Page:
Along with Antigone, Oedipus Rex, based on the Theban myths of Greek mythology, is Sophocles' best-known and most performed tragedy.
Oedipus receives a prophecy: he will kill his own father and marry his own mother, who will bear him children... In this ancient psycho-thriller, Thebes is ravaged by an epidemic, which will only be eradicated, if the murderer of the former great king is found. Oedipus sets out to investigate - his own case, as it turns out. The prophecy is fulfilled. King Oedipus is both father and brother to his own children, son and husband to his own mother, and the murderer of his father, the former ruler of Thebes. Oedipus's wife (and mother) commits suicide, and he gouges out his own eyes...
"If we examine the socio-political conditions of the declining Golden Age of antiquity, we can see the extent to which they are in line with the processes and events of the present day. Oedipus became a symbol of destined sinfulness. At the beginning, he is a politician through and through, and by the end of the play, he becomes human in the noble sense of the word, losing everything. History can teach us a lot - if we are willing to learn. Oedipus is, perhaps, a metaphor for everything: a social system chasing its tail that, under the guise of extending democracy, is destroying democracy instead,” says director Vito Taufer.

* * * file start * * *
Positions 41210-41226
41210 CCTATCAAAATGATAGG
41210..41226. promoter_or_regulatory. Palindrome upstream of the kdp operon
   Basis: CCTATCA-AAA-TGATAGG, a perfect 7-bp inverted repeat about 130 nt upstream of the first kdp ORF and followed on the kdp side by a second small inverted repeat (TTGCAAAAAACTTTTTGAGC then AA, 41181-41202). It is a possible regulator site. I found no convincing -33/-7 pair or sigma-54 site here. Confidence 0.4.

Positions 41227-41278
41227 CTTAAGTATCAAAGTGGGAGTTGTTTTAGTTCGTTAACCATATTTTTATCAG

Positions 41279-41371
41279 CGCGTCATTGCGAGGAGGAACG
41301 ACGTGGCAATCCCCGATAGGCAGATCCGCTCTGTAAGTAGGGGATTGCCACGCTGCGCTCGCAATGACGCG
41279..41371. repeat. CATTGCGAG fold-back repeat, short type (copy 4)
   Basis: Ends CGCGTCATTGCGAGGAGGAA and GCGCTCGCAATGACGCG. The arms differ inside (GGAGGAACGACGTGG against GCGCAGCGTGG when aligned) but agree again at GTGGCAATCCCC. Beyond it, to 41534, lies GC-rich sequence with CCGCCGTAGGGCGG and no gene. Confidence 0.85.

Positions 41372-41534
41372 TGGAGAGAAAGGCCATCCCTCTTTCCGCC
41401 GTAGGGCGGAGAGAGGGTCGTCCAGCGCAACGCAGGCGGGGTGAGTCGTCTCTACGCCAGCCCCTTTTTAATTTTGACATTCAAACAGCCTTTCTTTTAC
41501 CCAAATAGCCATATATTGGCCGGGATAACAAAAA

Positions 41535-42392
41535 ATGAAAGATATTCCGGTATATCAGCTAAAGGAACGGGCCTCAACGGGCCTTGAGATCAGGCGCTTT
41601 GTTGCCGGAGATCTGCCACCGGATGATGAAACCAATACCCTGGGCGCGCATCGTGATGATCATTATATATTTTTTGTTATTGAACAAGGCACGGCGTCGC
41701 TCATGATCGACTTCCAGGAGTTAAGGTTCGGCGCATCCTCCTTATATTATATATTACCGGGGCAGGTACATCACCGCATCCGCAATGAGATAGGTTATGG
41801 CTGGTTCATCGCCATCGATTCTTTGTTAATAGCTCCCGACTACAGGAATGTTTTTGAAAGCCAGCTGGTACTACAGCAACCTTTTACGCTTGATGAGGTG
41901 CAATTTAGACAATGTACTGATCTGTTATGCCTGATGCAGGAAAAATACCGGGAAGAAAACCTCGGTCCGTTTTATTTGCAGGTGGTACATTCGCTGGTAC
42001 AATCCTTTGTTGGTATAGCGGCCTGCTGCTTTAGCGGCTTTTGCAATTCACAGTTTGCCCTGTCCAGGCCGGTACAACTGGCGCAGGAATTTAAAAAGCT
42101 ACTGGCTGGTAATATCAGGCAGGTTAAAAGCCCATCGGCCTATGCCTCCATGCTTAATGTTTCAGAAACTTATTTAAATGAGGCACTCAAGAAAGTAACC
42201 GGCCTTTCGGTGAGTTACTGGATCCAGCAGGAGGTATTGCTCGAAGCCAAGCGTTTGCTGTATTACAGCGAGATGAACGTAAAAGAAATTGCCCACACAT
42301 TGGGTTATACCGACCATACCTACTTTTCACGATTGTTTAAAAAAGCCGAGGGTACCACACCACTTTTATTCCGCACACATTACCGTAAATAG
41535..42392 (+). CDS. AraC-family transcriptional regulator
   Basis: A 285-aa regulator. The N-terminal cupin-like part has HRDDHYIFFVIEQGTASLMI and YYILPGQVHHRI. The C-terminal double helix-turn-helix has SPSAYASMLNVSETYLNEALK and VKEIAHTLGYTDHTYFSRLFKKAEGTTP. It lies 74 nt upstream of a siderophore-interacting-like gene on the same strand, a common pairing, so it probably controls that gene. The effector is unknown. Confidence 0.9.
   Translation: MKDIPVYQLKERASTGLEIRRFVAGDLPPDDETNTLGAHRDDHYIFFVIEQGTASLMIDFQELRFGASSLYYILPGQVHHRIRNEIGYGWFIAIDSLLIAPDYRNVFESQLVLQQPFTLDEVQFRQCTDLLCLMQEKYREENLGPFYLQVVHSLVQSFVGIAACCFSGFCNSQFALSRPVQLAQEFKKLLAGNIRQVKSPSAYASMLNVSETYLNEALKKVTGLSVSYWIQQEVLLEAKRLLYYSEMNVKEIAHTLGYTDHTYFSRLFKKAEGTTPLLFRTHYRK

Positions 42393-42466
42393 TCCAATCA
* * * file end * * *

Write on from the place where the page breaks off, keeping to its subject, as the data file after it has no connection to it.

Slovenian director. Born in 1959, he graduated from the Academy of Theatre and Film in Ljubljana in 1985. Since 1989, he has been the in-house director of the Slovenian Youth Theatre (Slovensko Mladinsko Gledalisce) in Ljubljana. As a young man, he was dubbed the Little Prince of Yugoslav theatre, and is today considered one of the most exciting theatre-makers. His productions are characterised by pop iconography and parallel dramaturgy. He has won the Sterija, Preseren, Borstnikov and MESS Awards.
Founded in 1947; the plan was to compose a company out of the most outstanding actors of all major theatre communities and cultural centres in Yugoslavia, e.g. Belgrade, Zagreb, Novi Sad, Ljubljana, Sarajevo, Split; modelled on Moscow's Art Theatre. The first artistic director was theatre director and designer Bojan Stupica. The theatre's heyday was in the 1970s and '80s. It burnt down in October 1997, during the Yugoslav war, and it took six years to rebuild, but meanwhile, the company continued to perform. The new theatre opened in 2003, with Jovan Sterija Popović's play Patriots. Since 2006, the theatre has been a member of UTE (Union des Théâtres de l'Europe), and is a founding member of NETA (New European Theatre Action).